You can argue otherwise, I won’t engage you sir, but it’s no wonder Spongebob is now to Nickelodeon what Homer Simpson has been to Fox for 18 years and counting: the flagship show. Upon the realization, I was inspired to create this abomination:

Still, it’s a little unnerving. What's really sick is that I'm almost always tempted to watch it. Damn little sponge is just so much fun to watch, and it's not like my kid would ever steer me away to something more... substantial. Thank god for the wife.

You may remember this particular by-product of my obsession.

The question is this: how many more episodes of Spongebob will need to be produced before Nick can realistically fill their programming schedule with nonstop Spongebob? And would we need to give Sandy her own spin-off to help fill the slate? And would that show any good?

You don't have to think about it if you don't want to. I will be focusing on it intently enough for us all.


Tuesday, December 23, 2008

Surfy's Law

So there are probably many, many people who have not seen this. It's Surfy's Law, created and produced by Flinch & Banga UE. I would like you to see it. I would like the whole world to see it... but first, I would like you to see it. Then go tell the world about it.

Ahhh, just enjoy it.


Saturday, December 20, 2008

Where's Bugs Bunny?

Question: is there some kind of Looney Tunes conspiracy going on? Why can't I find Bugs Bunny on TV anymore?

Don't get me wrong, I'm happy to see Tom & Jerry getting their exposure on CN, and Tex Avery is still getting the occasional bump.... but where the hell is Bugs and the rest of the legitimate Looney Tunes gang???

I don't mean the airbrushed, Phone-Service-hawking, Space Jamming, Sunglass-wearing, Back in Action celebrity spokesman hipster Bugs, or the eyelash-endowed, watered-down 1970s Chuck Jones Bugs (no disprespect Chuck, you created many respectable cartoons before going into loop mode), or the warmed-over Christmas Special Bugs...

Looney Tunes - Bugs Bunny
Surfing... really??? Bugs if he lived in Whoville

I am talking about the aimless 1940s & 50s wascal with nothing to his name but a well-hidden carrot and the indomitable will to weed out and humiliate a-holes (and the occasional misguided dog) with painful, mind-boggling Testicular Brooklyn Magic.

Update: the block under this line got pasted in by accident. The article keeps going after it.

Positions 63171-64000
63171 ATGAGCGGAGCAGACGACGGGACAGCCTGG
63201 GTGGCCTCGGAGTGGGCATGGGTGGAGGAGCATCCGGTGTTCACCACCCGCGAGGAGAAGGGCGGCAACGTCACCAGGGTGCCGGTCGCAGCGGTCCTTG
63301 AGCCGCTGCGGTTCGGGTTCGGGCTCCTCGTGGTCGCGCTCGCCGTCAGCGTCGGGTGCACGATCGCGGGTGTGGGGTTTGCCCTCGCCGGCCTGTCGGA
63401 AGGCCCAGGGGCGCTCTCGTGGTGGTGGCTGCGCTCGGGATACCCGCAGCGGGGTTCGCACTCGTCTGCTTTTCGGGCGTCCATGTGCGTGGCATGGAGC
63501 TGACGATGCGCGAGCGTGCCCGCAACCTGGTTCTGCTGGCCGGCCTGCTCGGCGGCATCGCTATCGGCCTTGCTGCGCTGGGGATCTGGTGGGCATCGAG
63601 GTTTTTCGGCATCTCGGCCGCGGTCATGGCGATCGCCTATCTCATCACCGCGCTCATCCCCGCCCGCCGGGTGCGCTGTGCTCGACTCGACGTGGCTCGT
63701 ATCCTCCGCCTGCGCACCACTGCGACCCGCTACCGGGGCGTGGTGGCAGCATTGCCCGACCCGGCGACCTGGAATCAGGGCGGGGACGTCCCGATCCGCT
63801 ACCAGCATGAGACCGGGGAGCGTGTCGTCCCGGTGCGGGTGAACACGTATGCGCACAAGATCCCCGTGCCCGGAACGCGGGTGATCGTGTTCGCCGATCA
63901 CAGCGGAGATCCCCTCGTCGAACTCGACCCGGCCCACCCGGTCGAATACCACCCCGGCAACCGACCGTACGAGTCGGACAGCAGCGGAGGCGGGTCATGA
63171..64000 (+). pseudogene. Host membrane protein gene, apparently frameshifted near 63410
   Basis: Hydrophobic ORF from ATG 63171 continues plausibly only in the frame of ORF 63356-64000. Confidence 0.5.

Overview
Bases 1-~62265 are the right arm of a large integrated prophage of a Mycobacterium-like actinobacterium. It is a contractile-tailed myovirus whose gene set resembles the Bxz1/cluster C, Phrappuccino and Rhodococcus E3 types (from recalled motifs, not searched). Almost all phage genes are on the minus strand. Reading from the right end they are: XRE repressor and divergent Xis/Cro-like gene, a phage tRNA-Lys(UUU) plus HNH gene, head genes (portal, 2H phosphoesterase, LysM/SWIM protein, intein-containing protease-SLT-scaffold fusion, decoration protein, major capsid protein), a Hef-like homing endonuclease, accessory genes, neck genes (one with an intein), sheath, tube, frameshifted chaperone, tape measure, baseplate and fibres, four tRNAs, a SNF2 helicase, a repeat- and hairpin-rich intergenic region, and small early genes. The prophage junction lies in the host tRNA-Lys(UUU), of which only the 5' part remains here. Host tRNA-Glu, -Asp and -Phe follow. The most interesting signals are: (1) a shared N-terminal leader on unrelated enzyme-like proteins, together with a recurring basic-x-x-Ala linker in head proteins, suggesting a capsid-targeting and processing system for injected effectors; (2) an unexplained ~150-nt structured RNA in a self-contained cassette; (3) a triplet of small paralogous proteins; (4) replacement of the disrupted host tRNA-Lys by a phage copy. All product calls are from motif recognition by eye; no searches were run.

I have a son who is at a very tender and impressionable age, and he's not getting enough Bugs Bunny in his viewing diet. I believe in educational TV, but you have to round it out with a few hammers to the head... and the 3 Stooges just doesn't deliver on the waterfall of animated Pain Stars. Storyboard-driven animation needs to make up at least 30% of your cartoon diet.

Is WB trying to drive up DVD sales or something? I mean, do what you gotta do to stay in business, but give us our Bugs Bunny man. It saddens me to know that an entire generation's only memory of Bugs Bunny is the rabbit who used to sell sneakers with that basketball player guy. Few characters have ever been so cheaply exploited... although I do recall standing in the middle of Rite Aid when Phantom Menace came out and being incapable of finding a single stoner-friendly product without Jar Jar on it. But I digress.

Give us back our Looney Tunes, WB. And don't try to pass that Roadrunner loop off on me (one really amazing cartoon that was remade verbatim 150 times), or any of that Teleplay-format 70s Daffy & Speedy garbage either (sorry Friz, I don't blame you - RIP brother).

Crank up the projector and lets see some of the classics. I need to watch some fat opera singer have alum poured down his throat and turn blood red.


Tuesday, December 16, 2008

Inspector McCloud Part 1: A sweet gig?




In the summer of 2007, I was contacted by a fellow who worked for the City of Laredo, Texas. Besides lending its name to both a sad country song and a sporty Jeep model, Laredo is a Border Town with the honor of being the largest inland port into the mainland US.

The Laredo man, whom I will call John, had scored a modest grant to produce a short video that would teach kids about Stormwater runoff and how it affects their main source of water, the Rio Grande. The story was to be named after its hero, Inspector McCloud.